All eyes will be on London this August as the Olympics brings visitors from across the globe, whether in person or watching on their TV. For those lucky enough to travel to the capital, it can be difficult to choose what to do, especially given that central London will be heaving. Luckily, there is so much more to see than the obvious landmarks, and each area has its own very distinct character. Londoners have known this for years of course and here are their top tips for each part of the city.
Lose yourself in Hampstead Heath and you could be in rural countryside and not the capital city – outdoor swimming in three lifeguarded ponds, private picnic spots and fantastic views of the city skyline reward those willing to walk. If the English summer behaves itself, Parliament Hill Fields features a huge, Grade II listed lido. If shopping’s more your thing, the famous Camden Stables Market is a treasure trove of vintage clothing and accessories, antiques, collectables and alternative fashion. For more upmarket boutiques, try Islington’s Upper Street. For something completely different, explore the Grade I listed Highgate Cemetery, which opened in 1839 and is the final resting place of numerous notable figures and celebrities, including Karl Marx, Lucian Freud, and George Eliot. As well as its famous internments, the huge cemetery is a nature reserve and contains some beautiful structures, such as the Egyptian Avenue, Circle of Lebanon, and the Terrace Catacombs.
Being the venue for the 2012 Olympics has meant that the east of London has benefitted from a resurgence but it has always had a flourishing arts scene. The Whitechapel Gallery, which boasts free entry, is arguably London’s most respected independent gallery. Showcasing local, national and internationally renowned artists for over a century, its recent expansion means it now offers more than ever. The Museum of London Docklands in Canary Wharf is well worth a visit, as is the Geffrye Museum’s period rooms which present life in a London house from 1600 to the present day. Explore what it was like to live in the 18th century in Dennis Severs’ House is a restored Georgian townhouse.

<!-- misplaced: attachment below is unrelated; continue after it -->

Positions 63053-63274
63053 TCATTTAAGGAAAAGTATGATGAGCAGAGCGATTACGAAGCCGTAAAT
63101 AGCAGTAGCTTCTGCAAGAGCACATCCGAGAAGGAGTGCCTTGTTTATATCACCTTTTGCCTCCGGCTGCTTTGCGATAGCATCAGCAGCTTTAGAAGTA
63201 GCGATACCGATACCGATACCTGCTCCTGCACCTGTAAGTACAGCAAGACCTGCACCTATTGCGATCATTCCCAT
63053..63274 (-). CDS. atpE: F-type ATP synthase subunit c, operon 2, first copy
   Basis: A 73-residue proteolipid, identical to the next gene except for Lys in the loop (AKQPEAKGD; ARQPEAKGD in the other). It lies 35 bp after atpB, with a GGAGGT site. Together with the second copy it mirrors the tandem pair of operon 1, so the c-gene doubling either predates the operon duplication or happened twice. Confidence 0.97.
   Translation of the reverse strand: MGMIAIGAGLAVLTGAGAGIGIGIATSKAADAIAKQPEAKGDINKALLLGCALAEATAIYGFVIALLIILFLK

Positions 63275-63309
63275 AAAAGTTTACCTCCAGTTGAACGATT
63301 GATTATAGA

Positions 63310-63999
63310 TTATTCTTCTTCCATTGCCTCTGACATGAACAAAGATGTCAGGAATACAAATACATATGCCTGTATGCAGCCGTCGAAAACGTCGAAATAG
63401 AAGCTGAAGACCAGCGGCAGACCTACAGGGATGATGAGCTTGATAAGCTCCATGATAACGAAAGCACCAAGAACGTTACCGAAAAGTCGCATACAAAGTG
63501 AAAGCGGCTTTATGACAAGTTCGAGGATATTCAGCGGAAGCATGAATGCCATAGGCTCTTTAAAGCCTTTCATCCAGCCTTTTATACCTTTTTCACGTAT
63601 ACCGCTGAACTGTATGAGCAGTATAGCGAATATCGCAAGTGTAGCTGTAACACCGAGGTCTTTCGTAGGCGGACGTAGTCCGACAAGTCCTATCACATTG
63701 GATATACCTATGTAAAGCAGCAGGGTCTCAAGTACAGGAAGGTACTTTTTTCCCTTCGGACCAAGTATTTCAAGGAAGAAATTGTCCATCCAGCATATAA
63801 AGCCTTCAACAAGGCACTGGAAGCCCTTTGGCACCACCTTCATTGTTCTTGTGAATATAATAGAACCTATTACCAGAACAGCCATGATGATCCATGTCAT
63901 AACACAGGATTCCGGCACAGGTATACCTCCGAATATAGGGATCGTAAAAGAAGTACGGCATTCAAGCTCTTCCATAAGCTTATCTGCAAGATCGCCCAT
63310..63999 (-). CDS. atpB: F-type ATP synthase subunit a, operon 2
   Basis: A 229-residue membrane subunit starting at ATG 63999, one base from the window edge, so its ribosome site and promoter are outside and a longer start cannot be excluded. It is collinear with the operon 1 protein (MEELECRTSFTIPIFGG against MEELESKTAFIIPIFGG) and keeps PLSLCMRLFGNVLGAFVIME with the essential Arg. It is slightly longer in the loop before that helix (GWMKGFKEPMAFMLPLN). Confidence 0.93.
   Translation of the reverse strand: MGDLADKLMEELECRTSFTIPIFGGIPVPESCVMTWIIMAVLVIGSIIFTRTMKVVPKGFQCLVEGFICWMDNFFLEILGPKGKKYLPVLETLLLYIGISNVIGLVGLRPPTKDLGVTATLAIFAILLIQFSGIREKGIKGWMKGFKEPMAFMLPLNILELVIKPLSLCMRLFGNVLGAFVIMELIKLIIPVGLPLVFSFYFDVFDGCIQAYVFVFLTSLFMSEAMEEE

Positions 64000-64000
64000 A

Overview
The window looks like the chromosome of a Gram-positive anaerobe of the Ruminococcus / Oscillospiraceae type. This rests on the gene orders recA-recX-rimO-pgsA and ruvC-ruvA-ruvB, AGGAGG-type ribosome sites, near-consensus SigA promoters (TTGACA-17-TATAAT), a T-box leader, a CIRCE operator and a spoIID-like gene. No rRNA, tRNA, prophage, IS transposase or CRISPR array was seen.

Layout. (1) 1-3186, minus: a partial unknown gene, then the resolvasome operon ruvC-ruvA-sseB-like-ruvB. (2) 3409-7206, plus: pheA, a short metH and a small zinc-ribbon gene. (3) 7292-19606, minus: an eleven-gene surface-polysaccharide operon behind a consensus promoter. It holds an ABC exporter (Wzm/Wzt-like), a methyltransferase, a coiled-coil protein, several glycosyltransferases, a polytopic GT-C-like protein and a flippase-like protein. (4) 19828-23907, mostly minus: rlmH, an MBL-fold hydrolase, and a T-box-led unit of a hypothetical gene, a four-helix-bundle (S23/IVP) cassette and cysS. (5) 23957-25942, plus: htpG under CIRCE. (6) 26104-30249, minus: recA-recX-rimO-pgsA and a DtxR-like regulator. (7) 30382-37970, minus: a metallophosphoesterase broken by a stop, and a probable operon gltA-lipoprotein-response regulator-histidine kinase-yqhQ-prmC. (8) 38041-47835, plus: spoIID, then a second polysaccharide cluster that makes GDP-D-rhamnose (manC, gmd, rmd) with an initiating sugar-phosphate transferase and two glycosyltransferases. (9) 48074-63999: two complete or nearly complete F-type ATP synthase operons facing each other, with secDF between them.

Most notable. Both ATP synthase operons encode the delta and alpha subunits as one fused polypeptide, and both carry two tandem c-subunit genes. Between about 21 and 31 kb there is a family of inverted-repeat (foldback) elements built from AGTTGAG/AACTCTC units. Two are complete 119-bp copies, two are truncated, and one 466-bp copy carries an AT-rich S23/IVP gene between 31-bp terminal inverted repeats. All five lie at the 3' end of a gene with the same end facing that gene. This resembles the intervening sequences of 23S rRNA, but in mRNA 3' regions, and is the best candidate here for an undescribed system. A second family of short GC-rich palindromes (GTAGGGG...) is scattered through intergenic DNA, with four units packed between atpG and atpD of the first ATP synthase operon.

Unassuming South London is full of hidden gems. Most of its museums are unsung but fantastic, meaning you get to enjoy them without the crowds. The brilliant Horniman Museum in Forest Hill exhibits an eclectic mix of musical instruments, anthropological and natural history collections in six free galleries, and features an acclaimed aquarium and award-winning gardens. For art, hotfoot it to the Dulwich Picture Gallery to feast your eyes on works by Rembrandt and Rubens. Head to Battersea’s Northcote Road for affordable antiques and to Brixton Village (in the former 1930s Granville Arcade) for pop-up cafes and vintage boutiques.
Affluent West London is the place to go for mooching around upmarket independent boutiques, enjoying a Champagne brunch at a trendy cafe and rummaging for antiques. Start the day at the Upstairs Cafe in Tom’s Deli on Westbourne Grove with one of their legendary breakfasts, as well as to see and be seen. Appetite sated, stay on Westbourne Grove and Ledbury Road for credit card burning designer shopping and then head to Portobello Road for antiques. For a hit of culture, visit the Leighton House Museum in Kensington, a remarkable 19th century building which was the former home of the leading Victorian artist Lord Leighton, and an incredible palace of art.
Book your flights, order your international travel insurance and have a blast exploring the London locals would rather keep to themselves.